Four year ago, in 2009, the Bharti group (flagship Bharti Airtel, India's largest telco) had called off a $23-billion deal for amalgamation with Africa's largest telco, MTN. This was the second time that Bharti was trying to merge with MTN to be able to enter the African market, the final frontier for the world's telcos. But, Bharti Chairman Sunil Mittal didn't give up: within six months of the second failed attempt, Bharti inked a $10.7-billion deal for a controlling stake in Kuwait-based Zain to expand its footprint into Africa.
Something similar is being played out back home: there is a very strong buzz that Bharti is ready to part ways with Walmart, the world's largest retailer. The two together equally own Bharti Walmart which is into the cash-and-carry business; i.e. it sells only to shopkeepers. Insiders say the parting of ways is imminent; the only question is how will Mittal bounce back from here, like he did in Africa? In fact, before Walmart came into the picture, Bharti was in talks with UK's Tesco for a possible venture. When Tesco didn't work out, Bharti went ahead and tied the knot with Walmart, without wasting any time. In that sense, Bharti is not wedded forever to Walmart, and is known to other retail giants of the world.
Bharti has been together with Bentonville-based Walmart for six years now, starting their joint venture in 2007. At that time, the government allowed up to 100 per cent foreign direct investment, or FDI, in cash and carry. However, FDI in front-end multi-brand retail was not allowed. Interested parties lobbied hard to open up the sector fully. Walmart had signed up with Bharti in the hope that they would extend the partnership to front-end retail once India permitted FDI in multi-brand retail as well. With this in view, Bharti set up EasyDay retail stores under another company called Bharti Retail. It was understood that Walmart would buy into the business once government opened up the sector
The government has refused to bend any of the conditions linked to the multi-brand FDI policy. Commerce & Industry Minister Anand Sharma reportedly said that policies are not made for specific companies. "The government should be pragmatic, and not dogmatic," says Arvind Singhal, founder and chairman of Technopak Advisors, a retail consultancy. But, ahead of so many state polls and general elections, the government cannot afford to relax the norms in retail as multi-brand FDI has already been a politically sensitive matter.
This is not the only challenge Walmart faces in India. Five Bharti Walmart executives were suspended in an anti-corruption drive. One among them, Pankaj Madan, was later absorbed by Bharti's telecom business. A few months ago, Walmart's India head, Raj Jain, was replaced by Ramnik Narsey as interim chief. At Bharti Retail also, Chief Operating Officer Mitch Slape, an old Walmart hand, was sent back to Walmart US recently. Another headache was Walmart's investment of $100 million in Cedar, the parent company of Bharti Retail, in March 2010 in the form of compulsory convertible debentures. This investment is being investigated by the Enforcement Directorate for alleged FEMA (Foreign Exchange Management Act) violations. While the deadline to convert the debentures into 49 per cent equity, after a few extensions, was September 30, 2013, Walmart sought another extension of one year recently.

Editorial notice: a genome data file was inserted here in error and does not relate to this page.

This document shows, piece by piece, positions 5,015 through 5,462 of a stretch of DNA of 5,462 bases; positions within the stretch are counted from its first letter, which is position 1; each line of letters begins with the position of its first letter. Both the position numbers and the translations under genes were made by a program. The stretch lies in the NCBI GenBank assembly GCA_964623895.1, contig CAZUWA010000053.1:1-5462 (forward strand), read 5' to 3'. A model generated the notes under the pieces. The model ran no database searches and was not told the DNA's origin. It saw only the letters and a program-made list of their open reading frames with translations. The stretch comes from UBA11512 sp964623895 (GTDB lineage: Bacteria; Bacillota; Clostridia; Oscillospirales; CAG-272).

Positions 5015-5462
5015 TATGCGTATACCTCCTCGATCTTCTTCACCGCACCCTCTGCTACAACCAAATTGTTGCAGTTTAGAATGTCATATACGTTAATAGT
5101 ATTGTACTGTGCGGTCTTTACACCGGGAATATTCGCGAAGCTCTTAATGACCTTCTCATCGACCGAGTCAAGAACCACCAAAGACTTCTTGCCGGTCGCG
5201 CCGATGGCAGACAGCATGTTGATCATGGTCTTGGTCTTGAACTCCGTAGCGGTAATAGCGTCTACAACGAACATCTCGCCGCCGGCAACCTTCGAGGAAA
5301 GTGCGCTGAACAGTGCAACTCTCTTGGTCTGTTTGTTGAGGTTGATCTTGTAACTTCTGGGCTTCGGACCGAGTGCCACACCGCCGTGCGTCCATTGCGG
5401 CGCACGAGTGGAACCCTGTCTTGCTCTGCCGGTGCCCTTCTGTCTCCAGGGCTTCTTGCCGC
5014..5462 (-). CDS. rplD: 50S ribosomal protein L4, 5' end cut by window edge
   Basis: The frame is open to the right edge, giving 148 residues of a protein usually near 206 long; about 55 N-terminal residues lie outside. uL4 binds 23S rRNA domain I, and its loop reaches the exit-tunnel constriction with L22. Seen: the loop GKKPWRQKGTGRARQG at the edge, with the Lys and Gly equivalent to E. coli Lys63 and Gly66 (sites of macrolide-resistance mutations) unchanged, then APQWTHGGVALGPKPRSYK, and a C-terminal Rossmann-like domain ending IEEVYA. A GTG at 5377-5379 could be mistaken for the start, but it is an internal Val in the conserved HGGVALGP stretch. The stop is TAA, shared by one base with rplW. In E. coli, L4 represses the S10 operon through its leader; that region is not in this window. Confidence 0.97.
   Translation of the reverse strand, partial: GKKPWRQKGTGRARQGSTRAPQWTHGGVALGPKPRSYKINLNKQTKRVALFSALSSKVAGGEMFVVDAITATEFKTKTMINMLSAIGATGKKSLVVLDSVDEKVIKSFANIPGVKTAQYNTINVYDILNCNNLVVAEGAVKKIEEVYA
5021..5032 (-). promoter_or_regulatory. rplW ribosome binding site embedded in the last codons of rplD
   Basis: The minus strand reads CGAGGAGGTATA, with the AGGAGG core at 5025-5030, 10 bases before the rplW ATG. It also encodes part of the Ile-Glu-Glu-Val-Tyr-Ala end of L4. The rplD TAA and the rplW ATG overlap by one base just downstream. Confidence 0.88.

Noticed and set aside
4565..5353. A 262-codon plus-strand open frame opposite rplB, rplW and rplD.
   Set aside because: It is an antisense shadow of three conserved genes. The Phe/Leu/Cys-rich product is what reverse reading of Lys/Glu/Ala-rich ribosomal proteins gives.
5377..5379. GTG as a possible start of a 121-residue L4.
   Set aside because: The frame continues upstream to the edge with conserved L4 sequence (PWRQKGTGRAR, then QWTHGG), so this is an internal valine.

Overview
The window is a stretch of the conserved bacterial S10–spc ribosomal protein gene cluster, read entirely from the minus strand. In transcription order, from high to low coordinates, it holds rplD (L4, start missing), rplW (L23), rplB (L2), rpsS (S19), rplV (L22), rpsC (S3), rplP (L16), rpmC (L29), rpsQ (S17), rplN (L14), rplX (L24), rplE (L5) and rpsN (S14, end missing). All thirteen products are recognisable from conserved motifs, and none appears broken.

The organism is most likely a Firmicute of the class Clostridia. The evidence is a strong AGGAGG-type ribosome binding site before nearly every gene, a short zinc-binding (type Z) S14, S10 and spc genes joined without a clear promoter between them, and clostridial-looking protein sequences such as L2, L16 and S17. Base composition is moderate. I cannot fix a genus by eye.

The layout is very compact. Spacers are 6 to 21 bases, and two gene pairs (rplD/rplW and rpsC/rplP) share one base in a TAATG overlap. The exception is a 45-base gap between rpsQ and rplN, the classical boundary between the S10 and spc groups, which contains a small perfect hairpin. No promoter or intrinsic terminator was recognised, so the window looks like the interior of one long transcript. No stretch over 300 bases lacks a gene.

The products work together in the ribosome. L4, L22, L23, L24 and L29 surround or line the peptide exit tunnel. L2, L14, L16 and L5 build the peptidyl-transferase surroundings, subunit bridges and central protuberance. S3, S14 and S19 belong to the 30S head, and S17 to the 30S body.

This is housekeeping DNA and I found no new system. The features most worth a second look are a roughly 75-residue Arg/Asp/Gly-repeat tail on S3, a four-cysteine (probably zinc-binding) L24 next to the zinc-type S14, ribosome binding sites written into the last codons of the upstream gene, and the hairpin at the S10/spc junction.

The Bharti group, on its part, is learnt to be upset that its cash-and-carry business, the Best Price Modern Wholesale stores, which was expanding till last year hasn't added even a single store this year and has been stuck at 20 outlets. Bharti Retail's EasyDay, for which Walmart provides backend support, hasn't grown either this year beyond a little over the 225 stores it had. The cash-and-carry venture's losses were pegged at Rs 372 crore as of December 2012. Bharti Retail had accumulated losses of Rs 1,522 crore as of December 2012. It had reported net loss of Rs 538 crore on revenues of Rs 1,528 crore for the year ended December 2012.
The road ahead
Even as the buzz around a possible spilt has been around for a while, top executives from both sides gave hints of a ble breakup through the past week. Scott Price, president and CEO of Walmart Asia, told reporters in Bali, on the sidelines of an Asia Pacific Economic Cooperation forum on Sunday, that its existing franchise with Bharti was not tenable as a base, thereby leaving a question mark on any front-end retail agreement. "Frankly, FDI has passed," Price told Reuters. "Both the sides (Walmart and Bharti) are looking for the best way to move forward." A few days before that, Sunil Mittal, who was in Johannesburg attending a meeting of the India-Africa Business Council, said Bharti would take a call on its retail business after Walmart's India strategy was clear. Mittal indicated that Walmart's decision was expected by this month. Within days, Price said it may take "several weeks". When asked whether the deal with Bharti was off, the Walmart India spokesperson said after Price's statement, "We have nothing further to add at this point." Bharti refuses to comment.